Illinois To Get Rail Money Rejected By Ohio, Wisconsin
WASHINGTON (CBS) —Amtrak won’t be linking Chicago with Madison, Wis., anytime soon. U.S. Transportation Secretary Ray LaHood announced Thursday that he would withdraw the $810 million awarded to Wisconsin, and similar grants to the state of Ohio, because of political opposition from incoming Republican governors.
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Wisconsin Gov.-elect Scott Walker pledged during his campaign to kill plans to upgrade the line between Chicago and Milwaukee, and restore passenger service between Milwaukee and Madison.
Walker wrote LaHood days after last month’s election, urging him to redirect the money to road repairs in Wisconsin instead.
LaHood instead, on Thursday, redirected the money to Illinois and 13 other states.
Illinois will get an additional $42 million as a result.
U.S. Sen. Dick Durbin said the funding will help build a high-speed rail connection from Chicago to St. Louis through Springfield.
“It means that, for some part of this corridor — for example, they’re talking about the Joliet-to-Dwight aspect of it,” Durbin said. “There’ll be more investment making the rail crossings safer, with quad gates, for example; passing tracks so that passenger trains and freight trains can pull off to the side so they (high-speed trains) won’t be stopped for long periods of time.”
Lesser amounts will go to Iowa and Indiana, for use on lines that connect with Chicago.
The bulk of the money being redirected from Wisconsin and Ohio will go instead to California, $624 million; Florida, $342 million, and Washington, $161 million. Other states receiving lesser amounts include New York, Maine, Massachusetts, Oregon and North Carolina.
Walker’s decision to kill the project will make it difficult for Illinois and Minnesota to fulfill their vision of 110-mile-an- hour trains linking Chicago with Minneapolis-St. Paul, a key segment of the Midwest Regional Rail Initiative, an effort by officials in nine states to create a network of fast, frequent trains.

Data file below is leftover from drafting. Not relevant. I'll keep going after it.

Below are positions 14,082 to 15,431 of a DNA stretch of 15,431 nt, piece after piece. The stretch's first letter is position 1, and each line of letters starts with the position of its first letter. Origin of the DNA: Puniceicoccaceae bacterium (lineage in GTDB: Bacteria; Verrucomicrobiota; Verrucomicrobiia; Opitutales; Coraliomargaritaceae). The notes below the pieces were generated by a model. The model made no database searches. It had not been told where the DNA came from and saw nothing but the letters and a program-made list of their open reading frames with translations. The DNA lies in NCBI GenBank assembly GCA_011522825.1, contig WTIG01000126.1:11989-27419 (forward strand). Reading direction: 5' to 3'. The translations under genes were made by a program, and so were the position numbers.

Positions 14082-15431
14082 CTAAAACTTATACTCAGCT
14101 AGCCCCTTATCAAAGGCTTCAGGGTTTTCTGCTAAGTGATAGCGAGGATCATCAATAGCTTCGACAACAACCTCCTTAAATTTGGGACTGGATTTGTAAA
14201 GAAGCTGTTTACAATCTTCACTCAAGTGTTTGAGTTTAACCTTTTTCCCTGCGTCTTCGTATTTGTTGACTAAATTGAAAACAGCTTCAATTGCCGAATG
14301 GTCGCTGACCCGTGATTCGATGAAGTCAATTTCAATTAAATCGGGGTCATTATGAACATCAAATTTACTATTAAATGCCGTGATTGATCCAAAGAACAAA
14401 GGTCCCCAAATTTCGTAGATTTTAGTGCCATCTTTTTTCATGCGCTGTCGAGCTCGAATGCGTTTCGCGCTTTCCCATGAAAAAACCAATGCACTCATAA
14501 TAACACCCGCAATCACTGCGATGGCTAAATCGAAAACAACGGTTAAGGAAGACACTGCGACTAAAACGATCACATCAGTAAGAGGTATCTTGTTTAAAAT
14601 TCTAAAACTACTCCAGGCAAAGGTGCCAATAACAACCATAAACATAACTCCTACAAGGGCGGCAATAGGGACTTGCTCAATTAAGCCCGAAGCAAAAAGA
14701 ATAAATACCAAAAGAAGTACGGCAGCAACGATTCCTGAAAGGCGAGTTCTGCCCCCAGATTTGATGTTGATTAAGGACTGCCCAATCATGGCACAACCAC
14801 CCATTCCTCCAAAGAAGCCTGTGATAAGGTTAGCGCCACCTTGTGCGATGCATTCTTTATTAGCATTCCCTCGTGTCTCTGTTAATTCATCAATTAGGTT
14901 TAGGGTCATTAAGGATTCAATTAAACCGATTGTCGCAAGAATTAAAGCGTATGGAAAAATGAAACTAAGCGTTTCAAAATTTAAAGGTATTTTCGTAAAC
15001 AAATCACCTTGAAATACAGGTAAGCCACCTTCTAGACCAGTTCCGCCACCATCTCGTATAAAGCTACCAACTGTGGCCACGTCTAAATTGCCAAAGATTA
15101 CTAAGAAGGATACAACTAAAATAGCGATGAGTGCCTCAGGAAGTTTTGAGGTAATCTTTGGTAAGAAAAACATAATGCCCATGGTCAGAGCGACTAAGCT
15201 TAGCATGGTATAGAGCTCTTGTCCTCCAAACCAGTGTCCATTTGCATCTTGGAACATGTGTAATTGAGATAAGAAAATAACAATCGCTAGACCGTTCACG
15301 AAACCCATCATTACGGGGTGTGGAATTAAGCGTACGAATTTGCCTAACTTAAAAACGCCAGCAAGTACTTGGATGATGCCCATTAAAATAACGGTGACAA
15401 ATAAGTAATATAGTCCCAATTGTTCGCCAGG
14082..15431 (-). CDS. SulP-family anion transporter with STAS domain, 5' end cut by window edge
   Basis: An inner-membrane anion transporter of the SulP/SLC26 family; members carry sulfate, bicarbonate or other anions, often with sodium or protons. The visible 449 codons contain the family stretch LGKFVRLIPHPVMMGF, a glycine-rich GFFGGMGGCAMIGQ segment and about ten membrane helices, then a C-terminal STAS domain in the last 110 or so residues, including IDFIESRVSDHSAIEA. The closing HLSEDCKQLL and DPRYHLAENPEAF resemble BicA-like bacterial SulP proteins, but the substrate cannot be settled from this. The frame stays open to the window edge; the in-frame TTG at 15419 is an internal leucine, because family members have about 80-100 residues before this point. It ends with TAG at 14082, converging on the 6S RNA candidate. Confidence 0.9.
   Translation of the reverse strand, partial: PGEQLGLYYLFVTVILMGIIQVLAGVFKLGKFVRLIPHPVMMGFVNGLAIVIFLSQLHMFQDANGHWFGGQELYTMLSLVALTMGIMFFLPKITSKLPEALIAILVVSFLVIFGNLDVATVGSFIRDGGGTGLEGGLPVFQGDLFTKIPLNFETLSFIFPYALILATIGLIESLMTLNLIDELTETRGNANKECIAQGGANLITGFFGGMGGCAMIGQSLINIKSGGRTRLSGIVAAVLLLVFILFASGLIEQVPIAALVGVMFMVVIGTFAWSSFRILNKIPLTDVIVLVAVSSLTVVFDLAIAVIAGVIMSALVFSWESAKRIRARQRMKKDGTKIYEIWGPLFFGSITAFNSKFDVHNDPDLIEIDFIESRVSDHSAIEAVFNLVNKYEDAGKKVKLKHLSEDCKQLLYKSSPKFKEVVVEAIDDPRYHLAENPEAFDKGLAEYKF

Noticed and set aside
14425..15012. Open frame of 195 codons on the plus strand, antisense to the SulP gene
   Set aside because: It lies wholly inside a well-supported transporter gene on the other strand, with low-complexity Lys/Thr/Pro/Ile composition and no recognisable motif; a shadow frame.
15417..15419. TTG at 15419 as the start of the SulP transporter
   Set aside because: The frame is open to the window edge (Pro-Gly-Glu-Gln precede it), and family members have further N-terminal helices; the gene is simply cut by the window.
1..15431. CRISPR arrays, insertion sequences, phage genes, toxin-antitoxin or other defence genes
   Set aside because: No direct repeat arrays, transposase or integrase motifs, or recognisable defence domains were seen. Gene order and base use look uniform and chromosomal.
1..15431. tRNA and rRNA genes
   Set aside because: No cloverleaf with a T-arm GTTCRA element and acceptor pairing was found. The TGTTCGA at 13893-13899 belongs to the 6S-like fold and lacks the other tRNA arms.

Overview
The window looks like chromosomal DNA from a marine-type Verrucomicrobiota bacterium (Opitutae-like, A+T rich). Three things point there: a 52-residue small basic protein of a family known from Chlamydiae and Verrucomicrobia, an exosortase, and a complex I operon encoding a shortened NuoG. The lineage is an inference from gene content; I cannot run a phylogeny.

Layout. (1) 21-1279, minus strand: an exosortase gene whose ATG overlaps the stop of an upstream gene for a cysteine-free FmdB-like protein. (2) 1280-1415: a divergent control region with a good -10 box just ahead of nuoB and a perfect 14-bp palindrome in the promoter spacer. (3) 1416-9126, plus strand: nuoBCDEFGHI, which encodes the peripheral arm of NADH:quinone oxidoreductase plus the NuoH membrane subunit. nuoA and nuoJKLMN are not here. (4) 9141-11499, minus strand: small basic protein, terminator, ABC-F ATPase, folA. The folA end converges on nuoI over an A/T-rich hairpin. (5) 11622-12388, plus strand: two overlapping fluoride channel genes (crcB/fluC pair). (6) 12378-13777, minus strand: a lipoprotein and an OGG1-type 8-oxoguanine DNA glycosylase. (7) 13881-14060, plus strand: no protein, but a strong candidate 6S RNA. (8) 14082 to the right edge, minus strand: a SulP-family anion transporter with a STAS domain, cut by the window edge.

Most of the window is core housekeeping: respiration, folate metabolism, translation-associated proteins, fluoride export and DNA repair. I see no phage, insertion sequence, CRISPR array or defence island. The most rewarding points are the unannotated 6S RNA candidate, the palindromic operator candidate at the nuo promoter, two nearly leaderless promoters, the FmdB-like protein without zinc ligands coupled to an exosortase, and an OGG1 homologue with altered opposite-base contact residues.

Outgoing Wisconsin Gov. Jim Doyle backed the 110-mile-an-hour rail project. saying it would create thousands of construction jobs and take thousands of people each month off of Illinois and Wisconsin roads.
“This is a tragic moment,” Doyle said in a statement. “We were positioned to be not only a center of the line but to be a manufacturing center as well. Now we are moving from being the leader to the back of the line.”
Train maker Talgo Inc., has already said it might move its manufacturing plant from Milwaukee south across the state line to Illinois if Wisconsin rejects the federal funding. Illinois Gov. Pat Quinn has encouraged the company to do so.
Wisconsin was supposed to host the construction of high-speed trains intended for use between Chicago and Madison and on other Amtrak routes. The future of that plant is now uncertain, and the city of Milwaukee is suing Walker.
“I have worked hard to move Wisconsin into the future,” Doyle said. “I obviously am deeply saddened to see us take a major step backward.”
Walker’s objections were not to the cost of construction of the line, which were to be paid entirely through the $810 million federal grant. He objected to the ongoing operating subsidies the line would require from the state of Wisconsin. Typically, the federal government has picked up 90 percent of that cost. If that were the case, the cost of operating the Milwaukee-Madison segment to the state of Wisconsin could have been as low as $750,000 a year.
LaHood reaffirmed his support for the high-speed rail initiative, saying in a statement that high-speed trains will not only improve transportation but reinvigorate manufacturing and put people back to work in jobs that pay well, as well.
Rep. Gwen Moore (D-Wis.) accused Walker of killing jobs in his home state “a month before he’s even been sworn into to office.”
Newsradio 780’s Bob Roberts and Dave Dahl contributed to this report.